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Stopping the outcry before it starts

Brand-sensitive retailers act fast to defuse ethical issues before they explode into costly boycotts

(Page 2 of 2)



For example, shoppers who sought to protect endangered forests and purchase more recycled paper products largely avoided paper products sold by Staples and Office Depot before the two firms began demanding stronger conservation practices from their suppliers in 2002 and 2004, respectively, Mr. Paglia says. A similar campaign is targeting Victoria's Secret, which is under pressure to use 50 percent recycled paper in its millions of mailed catalogs and shun paper derived from wilderness regions of the Canadian Boreal Forest. Limited Brands, parent company of Victoria's Secret, says the company uses recycled paper content "where feasible" and shows "preference" to suppliers whose sources are certified as sustainable and legally harvested.

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In Paglia's view, consumers have strengthened their hand in recent years through new opportunities to make their case verbally and visibly.

"Back when we first started the Staples campaign [in 2000], if you got a dozen or two dozen protests to happen against the company nationwide, that was pretty good," Paglia says. "We're now at a point, because of the Internet and communities that are developing online, [where] we can do 200 protests – so we're hitting 20 or 30 percent of a company's stores – on a single day.... That kind of response is so different from where we were five years ago that I think companies have to take it more seriously."

In some cases, activists and consumers have together pressured retailers to improve practices, but their supply chains are the ultimate target. Example: computer recycling programs. Pressure from customers in recent years has helped cajole Hewlett Packard, Apple, and Dell to begin taking back used computers, printers, and other hardware. While this practice has the immediate benefit of reducing exposure to toxic waste in the developing world's salvage yards, the long-term goal is to get the chemical industry to furnish more ecofriendly raw materials for the next generation of computers.

"It's going to take HP or electronics producers or other people who use those chemicals to try to force the chemical industry to make some changes," says Barbara Kyle, national coordinator of the Computer TakeBack Campaign, a recycling advocacy project based in San Jose, Calif. By persuading producers to recycle, she says, consumers and activists establish a financial incentive for them to demand that computer components consist of chemicals that are easy to recycle.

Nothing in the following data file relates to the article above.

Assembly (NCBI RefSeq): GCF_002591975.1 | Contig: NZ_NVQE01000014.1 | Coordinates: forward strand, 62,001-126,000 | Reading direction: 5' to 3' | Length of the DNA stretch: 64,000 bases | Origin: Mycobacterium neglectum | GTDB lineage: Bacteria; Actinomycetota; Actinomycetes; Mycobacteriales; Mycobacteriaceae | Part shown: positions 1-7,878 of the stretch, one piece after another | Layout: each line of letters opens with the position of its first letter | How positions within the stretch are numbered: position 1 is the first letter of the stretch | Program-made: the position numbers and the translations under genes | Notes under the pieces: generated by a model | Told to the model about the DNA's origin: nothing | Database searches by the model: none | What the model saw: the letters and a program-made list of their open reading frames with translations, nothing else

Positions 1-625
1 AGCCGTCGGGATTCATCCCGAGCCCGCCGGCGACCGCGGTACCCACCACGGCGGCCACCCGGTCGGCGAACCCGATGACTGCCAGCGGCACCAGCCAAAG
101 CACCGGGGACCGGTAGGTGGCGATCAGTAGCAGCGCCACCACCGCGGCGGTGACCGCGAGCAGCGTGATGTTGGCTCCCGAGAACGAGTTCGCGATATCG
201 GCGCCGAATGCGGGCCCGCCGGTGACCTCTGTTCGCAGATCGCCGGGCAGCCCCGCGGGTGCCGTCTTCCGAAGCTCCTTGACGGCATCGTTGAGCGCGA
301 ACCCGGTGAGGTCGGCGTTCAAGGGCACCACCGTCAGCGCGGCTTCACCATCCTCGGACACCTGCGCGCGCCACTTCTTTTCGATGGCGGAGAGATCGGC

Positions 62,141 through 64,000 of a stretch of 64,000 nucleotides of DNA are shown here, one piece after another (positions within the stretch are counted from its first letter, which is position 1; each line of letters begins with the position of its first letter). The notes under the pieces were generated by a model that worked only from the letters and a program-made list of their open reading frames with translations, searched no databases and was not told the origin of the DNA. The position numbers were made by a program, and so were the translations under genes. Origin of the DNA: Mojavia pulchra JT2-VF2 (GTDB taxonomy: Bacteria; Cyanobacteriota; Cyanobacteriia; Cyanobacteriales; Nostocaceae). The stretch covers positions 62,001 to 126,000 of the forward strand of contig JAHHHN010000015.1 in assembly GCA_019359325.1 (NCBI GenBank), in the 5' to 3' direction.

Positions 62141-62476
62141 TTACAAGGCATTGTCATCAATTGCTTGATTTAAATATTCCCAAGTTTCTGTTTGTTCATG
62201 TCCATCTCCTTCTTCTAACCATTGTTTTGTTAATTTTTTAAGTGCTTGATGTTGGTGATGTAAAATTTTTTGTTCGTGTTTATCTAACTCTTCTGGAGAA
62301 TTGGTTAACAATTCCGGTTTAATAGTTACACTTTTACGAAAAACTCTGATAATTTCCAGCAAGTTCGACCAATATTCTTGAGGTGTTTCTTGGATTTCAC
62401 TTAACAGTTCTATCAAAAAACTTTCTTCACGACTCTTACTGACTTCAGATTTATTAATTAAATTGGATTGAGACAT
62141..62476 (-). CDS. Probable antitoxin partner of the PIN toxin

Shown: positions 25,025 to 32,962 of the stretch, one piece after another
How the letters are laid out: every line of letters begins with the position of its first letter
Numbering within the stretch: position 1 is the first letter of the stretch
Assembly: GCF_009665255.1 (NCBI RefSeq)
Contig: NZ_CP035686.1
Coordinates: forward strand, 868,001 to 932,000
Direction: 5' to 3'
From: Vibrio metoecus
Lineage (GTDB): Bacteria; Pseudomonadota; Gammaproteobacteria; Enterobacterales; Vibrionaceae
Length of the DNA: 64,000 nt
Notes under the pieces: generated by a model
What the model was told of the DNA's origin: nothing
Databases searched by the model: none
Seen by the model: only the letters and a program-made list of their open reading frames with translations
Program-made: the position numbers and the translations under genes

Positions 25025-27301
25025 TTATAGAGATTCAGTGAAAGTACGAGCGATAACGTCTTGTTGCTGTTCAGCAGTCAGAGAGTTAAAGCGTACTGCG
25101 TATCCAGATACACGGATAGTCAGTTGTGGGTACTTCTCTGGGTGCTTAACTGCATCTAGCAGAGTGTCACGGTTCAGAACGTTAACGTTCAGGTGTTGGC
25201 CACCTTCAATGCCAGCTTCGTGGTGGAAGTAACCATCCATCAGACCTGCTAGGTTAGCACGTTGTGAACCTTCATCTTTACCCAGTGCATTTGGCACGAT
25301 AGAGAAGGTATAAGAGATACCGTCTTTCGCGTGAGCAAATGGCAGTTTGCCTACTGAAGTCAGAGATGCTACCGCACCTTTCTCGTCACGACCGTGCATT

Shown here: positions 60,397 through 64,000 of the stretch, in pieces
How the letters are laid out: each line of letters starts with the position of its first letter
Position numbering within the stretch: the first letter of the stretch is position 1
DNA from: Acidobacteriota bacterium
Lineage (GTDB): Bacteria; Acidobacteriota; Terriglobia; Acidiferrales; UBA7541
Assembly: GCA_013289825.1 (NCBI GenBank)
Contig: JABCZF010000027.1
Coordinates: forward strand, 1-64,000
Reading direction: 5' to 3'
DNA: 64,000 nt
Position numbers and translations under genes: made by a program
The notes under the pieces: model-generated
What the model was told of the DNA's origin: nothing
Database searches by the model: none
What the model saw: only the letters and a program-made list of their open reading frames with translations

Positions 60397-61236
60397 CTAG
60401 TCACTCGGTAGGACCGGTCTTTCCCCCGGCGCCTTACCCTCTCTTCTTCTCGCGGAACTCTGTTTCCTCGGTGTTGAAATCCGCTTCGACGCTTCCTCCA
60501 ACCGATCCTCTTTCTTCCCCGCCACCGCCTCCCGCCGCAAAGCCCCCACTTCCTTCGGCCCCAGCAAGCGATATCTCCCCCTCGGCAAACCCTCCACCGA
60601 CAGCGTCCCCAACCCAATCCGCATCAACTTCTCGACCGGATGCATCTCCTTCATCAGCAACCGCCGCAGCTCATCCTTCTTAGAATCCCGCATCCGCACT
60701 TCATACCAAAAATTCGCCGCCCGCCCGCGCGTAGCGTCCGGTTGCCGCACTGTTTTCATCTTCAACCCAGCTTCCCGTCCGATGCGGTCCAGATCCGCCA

Some consumer activists meanwhile aren't putting much stock in retailers to champion their supply-chain causes.

The Minnesota-based Organic Consumers Association, for instance, is boycotting milk products made by Horizon Organic and Aurora Organic Dairy. Among its concerns, the OCA alleges that farmers in both firms' supply chains don't give cows in feeding pens adequate time to graze pasture land. It's a claim supported in complaints filed this summer with the US Department of Agriculture by the Cornucopia Institute, a Wisconsin-based advocacy group for small farms. Both Horizon and Aurora deny the allegations.

Sensitive to food quality, the OCA shares many concerns with shoppers abroad. But unlike European activists, OCA isn't courting alliances with their large-scale retailers in a bid to ensure high standards in their organic supply chains.

Big retailers "are driving down the quality of US organic products by treating the organic marketplace like it's the conventional one" and demanding low prices as a priority concern, says Ronnie Cummins, national director of the OCA.

Meanwhile, even US companies that don't sell directly to consumers are raising standards for their suppliers in a bid to protect their brand names – and avoid the costly process of damage control.

"I think it did catalyze the industry" to have the retailer customers demand a new policy from all soy suppliers in the Amazon, says Lori Johnson, spokeswoman for Cargill. Even so, she adds, "our reputation was damaged a bit in this process, certainly by the campaign.... And all companies want to deal with other reputable companies. So ... it does matter – even if you'll never go to the grocery store and pick up something that says 'Cargill.' "

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